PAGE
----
This video wasn't made for women facing harassment. It was made for men who remain blissfully unaware of how women are treated when they walk down the street. But instead of listening, instead of taking the time to realize how women might feel when men yell at them, these commenters — backed by their anonymity and privilege — have threatened to rape Roberts for daring to talk about it.

Let's lay this out in plain terms. Women are forced to feel uncomfortable and scared for walking down the damn street. Then, when one woman takes the time to show just how uncomfortable those interactions are, people threaten to physically assault her. If the video reminded us that women are constantly made to feel unsafe when they leave the house, the response is a reminder that women are constantly made to feel unsafe when they simply turn on their computer.

The problem here isn't just that men are ignorant of how women are treated. The problem is that many know exactly what they're doing to women, and will try to intimidate and silence women who try to fight back.

Harassment is not a compliment. It is easy to dismiss complaints of this kind of treatment if you are not routinely subjected to it. We need to check our privilege.

I was about to copy a tweet from @Hollaback, the producer of the video, but its Twitter account has been suspended. This appears to illustrate the reality of our misogynistic culture: Men who are called on their sexist and harassing behavior often react angrily and try to silence those who call them on it. Claims of fraud etc. are part of their arsenal. We are so far from done in pushing for equality. We need to defend our sisters.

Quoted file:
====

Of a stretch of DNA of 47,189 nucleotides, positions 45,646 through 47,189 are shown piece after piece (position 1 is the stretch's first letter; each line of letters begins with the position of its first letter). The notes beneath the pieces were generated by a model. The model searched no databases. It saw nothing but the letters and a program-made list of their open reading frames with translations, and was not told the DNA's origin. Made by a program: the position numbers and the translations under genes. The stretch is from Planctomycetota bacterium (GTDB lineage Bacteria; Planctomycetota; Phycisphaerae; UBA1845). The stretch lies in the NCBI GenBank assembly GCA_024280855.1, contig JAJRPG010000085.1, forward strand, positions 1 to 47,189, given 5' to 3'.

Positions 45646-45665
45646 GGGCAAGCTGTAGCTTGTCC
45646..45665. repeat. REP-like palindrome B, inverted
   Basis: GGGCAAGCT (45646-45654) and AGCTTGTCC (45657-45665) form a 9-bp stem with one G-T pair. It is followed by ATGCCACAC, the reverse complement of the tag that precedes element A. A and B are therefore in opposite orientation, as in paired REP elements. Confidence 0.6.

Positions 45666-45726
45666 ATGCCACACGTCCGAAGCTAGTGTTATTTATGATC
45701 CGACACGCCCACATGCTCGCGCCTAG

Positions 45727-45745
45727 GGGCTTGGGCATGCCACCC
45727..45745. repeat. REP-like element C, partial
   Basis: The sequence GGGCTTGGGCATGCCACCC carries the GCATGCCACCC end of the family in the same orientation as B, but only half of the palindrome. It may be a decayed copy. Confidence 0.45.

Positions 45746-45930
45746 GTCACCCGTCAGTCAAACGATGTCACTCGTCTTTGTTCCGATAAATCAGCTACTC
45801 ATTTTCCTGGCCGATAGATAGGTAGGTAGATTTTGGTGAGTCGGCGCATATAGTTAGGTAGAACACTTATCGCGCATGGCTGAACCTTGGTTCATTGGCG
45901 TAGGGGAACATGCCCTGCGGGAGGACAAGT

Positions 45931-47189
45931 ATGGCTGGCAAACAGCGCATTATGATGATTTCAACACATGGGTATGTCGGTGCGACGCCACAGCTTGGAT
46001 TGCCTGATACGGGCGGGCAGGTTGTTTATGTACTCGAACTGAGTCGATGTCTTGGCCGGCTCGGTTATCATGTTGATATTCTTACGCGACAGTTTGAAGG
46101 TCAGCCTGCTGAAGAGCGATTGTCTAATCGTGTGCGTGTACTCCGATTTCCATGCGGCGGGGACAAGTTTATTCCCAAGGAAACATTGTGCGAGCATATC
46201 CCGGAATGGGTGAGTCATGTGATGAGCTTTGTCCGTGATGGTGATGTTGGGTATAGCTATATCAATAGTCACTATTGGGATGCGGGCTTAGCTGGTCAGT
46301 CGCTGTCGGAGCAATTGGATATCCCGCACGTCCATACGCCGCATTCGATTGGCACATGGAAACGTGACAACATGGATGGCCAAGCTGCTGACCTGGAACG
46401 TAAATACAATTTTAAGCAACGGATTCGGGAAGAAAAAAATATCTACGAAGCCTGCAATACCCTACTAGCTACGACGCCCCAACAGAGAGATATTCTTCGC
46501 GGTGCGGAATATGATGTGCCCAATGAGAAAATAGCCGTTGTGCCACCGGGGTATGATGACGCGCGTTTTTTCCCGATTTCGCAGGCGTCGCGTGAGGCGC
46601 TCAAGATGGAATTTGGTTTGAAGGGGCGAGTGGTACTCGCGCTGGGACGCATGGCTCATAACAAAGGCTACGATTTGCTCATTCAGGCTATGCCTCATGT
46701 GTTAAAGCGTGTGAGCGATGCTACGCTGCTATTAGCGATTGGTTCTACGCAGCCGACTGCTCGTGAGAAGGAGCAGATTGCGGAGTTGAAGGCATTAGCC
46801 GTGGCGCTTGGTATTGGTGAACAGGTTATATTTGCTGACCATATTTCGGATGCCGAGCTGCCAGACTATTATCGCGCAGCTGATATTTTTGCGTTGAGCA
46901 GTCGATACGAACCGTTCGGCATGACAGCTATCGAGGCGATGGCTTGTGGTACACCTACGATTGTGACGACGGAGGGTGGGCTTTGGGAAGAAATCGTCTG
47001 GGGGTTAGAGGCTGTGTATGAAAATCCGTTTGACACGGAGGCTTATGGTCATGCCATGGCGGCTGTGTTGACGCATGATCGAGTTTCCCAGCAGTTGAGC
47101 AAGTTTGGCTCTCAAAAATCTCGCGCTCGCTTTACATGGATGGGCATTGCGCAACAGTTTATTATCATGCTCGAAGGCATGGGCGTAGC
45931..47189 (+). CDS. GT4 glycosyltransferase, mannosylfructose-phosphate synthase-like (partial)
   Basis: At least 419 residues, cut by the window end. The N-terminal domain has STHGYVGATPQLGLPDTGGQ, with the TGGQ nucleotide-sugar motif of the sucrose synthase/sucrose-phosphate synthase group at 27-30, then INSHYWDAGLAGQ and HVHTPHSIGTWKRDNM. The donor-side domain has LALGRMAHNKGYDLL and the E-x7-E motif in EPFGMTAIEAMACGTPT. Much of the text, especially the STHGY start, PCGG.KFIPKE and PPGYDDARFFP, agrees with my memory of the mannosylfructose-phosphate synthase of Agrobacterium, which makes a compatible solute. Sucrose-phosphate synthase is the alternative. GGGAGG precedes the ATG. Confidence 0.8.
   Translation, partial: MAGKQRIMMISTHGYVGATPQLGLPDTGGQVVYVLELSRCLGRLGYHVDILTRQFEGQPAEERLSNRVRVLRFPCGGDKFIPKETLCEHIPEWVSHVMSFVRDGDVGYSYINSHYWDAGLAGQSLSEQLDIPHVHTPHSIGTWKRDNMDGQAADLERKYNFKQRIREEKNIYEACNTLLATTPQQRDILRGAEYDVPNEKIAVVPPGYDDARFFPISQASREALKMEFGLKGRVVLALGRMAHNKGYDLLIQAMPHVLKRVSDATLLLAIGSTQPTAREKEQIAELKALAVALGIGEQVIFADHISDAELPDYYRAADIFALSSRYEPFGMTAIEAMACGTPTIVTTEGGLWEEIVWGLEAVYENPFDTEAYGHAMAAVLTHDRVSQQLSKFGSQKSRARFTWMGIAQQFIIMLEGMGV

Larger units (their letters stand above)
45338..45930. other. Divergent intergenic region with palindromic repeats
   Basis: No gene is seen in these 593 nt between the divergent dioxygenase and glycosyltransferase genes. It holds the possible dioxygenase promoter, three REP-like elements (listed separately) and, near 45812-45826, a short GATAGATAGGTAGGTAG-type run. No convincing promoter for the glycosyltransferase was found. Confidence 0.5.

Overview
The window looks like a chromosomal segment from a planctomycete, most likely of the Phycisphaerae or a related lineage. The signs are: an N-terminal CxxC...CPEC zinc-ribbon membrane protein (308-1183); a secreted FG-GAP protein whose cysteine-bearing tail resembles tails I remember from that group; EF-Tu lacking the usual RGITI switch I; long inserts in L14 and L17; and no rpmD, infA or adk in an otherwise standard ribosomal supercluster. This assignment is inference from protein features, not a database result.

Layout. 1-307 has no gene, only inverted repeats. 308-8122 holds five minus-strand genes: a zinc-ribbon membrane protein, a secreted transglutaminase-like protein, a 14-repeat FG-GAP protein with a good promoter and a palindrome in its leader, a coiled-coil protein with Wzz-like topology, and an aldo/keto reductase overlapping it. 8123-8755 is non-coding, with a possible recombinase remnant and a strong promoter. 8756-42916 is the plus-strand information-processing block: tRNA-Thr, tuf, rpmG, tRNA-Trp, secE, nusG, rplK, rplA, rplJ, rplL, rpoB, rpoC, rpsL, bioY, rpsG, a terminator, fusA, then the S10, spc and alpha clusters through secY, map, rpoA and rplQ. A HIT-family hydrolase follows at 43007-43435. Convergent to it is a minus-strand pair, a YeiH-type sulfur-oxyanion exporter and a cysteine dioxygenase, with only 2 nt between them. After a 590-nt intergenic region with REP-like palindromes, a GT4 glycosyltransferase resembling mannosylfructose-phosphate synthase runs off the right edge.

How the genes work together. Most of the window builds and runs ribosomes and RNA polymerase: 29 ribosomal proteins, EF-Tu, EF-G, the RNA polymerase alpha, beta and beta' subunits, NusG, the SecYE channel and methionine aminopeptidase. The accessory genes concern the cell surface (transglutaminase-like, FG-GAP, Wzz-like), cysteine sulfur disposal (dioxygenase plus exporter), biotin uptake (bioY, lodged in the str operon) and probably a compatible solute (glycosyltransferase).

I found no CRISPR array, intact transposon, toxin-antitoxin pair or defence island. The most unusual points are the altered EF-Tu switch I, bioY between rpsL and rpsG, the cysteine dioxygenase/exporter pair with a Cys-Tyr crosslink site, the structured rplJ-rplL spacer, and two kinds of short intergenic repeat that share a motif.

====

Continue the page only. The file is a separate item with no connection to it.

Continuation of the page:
Now this: Catcalling video edited out the white guys.

And this parody.

October 27, 2014

GLAA: racial disparities in police stops must end

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(Photo by Jahi Chikwendiu/The Washington Post)

Today I will testify on behalf of GLAA at an oversight hearing of the D.C. Council Committee on Judiciary and Public Safety on the Metropolitan Police Department's stop and contact policies and procedures. In it I cite findings and recommendations by our allies in the ACLU and NAACP. Here is my conclusion:

In looking at citizen complaints of police practices, we keep coming back to disparities by geography, race, and class. This is unacceptable. As I wrote in 2012, "It is easier to make excuses for stopping and frisking if you are never targeted by police based on your skin color."